There’s a type of trip you can go on anytime you want. It doesn’t cost anything, and it’s guaranteed to spark your creativity and to give you all the refreshment afforded by a typical vacation. It’s called daydreaming.
Whenever we let our minds wander—such as when we’re out for a hike, walk or even when we’re just zoning out while doing the dishes—our brains fall into what’s called the “default mode network.” Here, in a wide web of neurons that makes up 60 to 80 percent of our brains, we’re free to imagine the future, reflect on memories and think about other people’s perspectives. Roaming this internal “landscape” is like taking a journey through our own minds—without even having to think about going on the trip.
That’s because there’s no structure to our thoughts while we’re in the default mode network. It’s all stream of consciousness, and it’s here our minds are able to find connections between things that we didn’t see as connected before.
Another way to think about the default mode network is as a reset button that replenishes your productive side. In fact, artist Salvador Dali recognized that in that lucid moment just before a nap, humans are their most creative selves. He often sought that place. Holding a key in his right hand, Dali would slouch in his chair. As soon as he would begin to fall asleep, his hand would relax and release the key. The sound of the key clanging onto a plate placed on the floor would cause Dali to wake with a start, thoroughly refreshed and ready to work. Aristotle and Thomas Edison were also fans of micronapping, which—according to Dali—should be no longer than a quarter of a second.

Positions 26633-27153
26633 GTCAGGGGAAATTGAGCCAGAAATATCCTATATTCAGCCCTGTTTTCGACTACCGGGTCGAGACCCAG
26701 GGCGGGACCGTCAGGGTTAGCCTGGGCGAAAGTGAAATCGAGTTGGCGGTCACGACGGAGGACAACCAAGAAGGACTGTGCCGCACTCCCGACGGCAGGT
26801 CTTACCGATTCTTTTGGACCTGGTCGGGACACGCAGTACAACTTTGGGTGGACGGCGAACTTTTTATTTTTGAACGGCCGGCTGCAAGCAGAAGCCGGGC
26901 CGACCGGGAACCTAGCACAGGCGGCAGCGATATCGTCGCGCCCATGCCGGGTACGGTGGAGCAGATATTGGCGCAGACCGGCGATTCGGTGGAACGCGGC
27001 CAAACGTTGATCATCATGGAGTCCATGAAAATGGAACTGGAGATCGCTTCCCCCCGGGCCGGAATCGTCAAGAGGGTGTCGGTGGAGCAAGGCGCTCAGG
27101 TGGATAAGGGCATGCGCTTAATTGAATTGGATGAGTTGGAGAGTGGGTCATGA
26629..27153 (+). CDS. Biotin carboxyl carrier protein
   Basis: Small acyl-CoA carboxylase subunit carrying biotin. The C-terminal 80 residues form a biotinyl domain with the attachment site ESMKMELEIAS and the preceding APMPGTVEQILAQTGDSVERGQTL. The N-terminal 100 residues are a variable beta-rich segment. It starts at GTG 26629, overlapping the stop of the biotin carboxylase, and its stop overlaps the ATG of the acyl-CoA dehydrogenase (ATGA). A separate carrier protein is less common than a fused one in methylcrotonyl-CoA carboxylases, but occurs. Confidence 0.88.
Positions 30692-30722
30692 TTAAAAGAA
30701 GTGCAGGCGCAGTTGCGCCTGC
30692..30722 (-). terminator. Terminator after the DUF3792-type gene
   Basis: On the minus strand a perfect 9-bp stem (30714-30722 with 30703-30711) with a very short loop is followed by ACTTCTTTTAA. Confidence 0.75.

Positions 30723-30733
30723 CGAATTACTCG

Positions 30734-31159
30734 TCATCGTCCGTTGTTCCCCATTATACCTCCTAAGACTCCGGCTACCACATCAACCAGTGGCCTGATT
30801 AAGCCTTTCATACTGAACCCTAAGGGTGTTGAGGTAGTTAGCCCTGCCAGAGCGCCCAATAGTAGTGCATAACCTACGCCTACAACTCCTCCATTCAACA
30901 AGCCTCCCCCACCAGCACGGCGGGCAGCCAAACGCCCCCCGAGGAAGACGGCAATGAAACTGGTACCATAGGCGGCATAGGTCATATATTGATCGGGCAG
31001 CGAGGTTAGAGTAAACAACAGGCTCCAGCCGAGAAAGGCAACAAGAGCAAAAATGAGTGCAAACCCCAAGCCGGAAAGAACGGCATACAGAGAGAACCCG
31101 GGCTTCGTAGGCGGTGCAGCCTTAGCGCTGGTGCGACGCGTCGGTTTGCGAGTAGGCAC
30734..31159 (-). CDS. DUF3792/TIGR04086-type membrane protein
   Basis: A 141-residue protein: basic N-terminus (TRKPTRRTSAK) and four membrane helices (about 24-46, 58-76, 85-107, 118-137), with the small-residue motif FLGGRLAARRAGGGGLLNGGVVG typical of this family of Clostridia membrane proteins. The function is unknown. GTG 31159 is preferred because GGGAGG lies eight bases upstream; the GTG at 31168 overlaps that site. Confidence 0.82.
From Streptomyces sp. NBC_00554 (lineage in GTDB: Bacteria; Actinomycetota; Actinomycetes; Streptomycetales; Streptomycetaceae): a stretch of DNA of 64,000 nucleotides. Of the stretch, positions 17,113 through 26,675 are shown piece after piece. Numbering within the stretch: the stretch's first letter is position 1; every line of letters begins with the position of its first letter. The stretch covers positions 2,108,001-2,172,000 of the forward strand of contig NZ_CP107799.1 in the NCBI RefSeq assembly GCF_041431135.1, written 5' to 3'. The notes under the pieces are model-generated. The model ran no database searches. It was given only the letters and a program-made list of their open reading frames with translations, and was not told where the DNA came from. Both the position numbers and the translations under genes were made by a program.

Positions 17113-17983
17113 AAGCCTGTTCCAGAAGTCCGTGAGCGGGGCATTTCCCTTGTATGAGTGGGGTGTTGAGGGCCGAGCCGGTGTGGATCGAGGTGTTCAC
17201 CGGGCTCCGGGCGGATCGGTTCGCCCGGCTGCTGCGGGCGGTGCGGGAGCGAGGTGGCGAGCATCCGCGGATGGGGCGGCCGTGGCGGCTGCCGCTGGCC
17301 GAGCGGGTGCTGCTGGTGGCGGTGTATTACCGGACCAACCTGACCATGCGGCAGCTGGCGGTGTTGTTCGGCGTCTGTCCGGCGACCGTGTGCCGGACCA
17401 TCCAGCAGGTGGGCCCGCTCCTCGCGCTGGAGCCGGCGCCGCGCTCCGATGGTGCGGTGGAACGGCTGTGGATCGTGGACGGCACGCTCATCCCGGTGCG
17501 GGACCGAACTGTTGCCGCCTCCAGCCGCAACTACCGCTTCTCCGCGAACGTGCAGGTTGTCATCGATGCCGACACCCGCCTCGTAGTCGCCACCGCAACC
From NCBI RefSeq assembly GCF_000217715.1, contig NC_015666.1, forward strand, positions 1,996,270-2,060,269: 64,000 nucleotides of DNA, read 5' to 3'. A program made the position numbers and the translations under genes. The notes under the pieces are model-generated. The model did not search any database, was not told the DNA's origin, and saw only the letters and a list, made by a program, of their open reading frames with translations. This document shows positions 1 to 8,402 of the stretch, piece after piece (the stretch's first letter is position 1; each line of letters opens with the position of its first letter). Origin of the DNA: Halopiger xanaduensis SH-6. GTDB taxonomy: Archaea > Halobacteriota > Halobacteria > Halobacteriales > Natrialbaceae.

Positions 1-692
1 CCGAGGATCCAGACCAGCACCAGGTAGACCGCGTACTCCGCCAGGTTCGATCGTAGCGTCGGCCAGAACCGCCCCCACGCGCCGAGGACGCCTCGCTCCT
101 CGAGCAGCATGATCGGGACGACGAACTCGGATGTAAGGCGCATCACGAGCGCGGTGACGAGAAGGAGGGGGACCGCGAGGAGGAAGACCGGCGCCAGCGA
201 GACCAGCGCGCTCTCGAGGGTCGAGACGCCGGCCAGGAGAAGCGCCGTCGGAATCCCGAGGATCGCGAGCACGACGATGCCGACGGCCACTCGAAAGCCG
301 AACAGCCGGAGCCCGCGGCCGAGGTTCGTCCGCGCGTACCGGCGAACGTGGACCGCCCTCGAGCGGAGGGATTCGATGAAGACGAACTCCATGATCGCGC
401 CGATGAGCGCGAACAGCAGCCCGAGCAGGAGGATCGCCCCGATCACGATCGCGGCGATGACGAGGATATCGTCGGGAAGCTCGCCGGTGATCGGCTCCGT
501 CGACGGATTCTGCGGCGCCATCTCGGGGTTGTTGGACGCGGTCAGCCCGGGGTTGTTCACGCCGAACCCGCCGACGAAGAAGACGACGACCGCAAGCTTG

The more we learn about the science of the default mode network, the more it justifies vowing to put away our cell phones once in a while and instead look out the window or go for a nature walk. It’s important to give our minds the chance to wander. Then, when we return to our “task positive modes,” we’ll be more creative and productive.
Watch the six-minute video above from AOL Originals. In it, filmmaker Tiffany Shlain explores the science behind why mind trips are good for us.
I hope you’ll take one soon. Happy travels.
Here’s to finding your true places and natural habitats,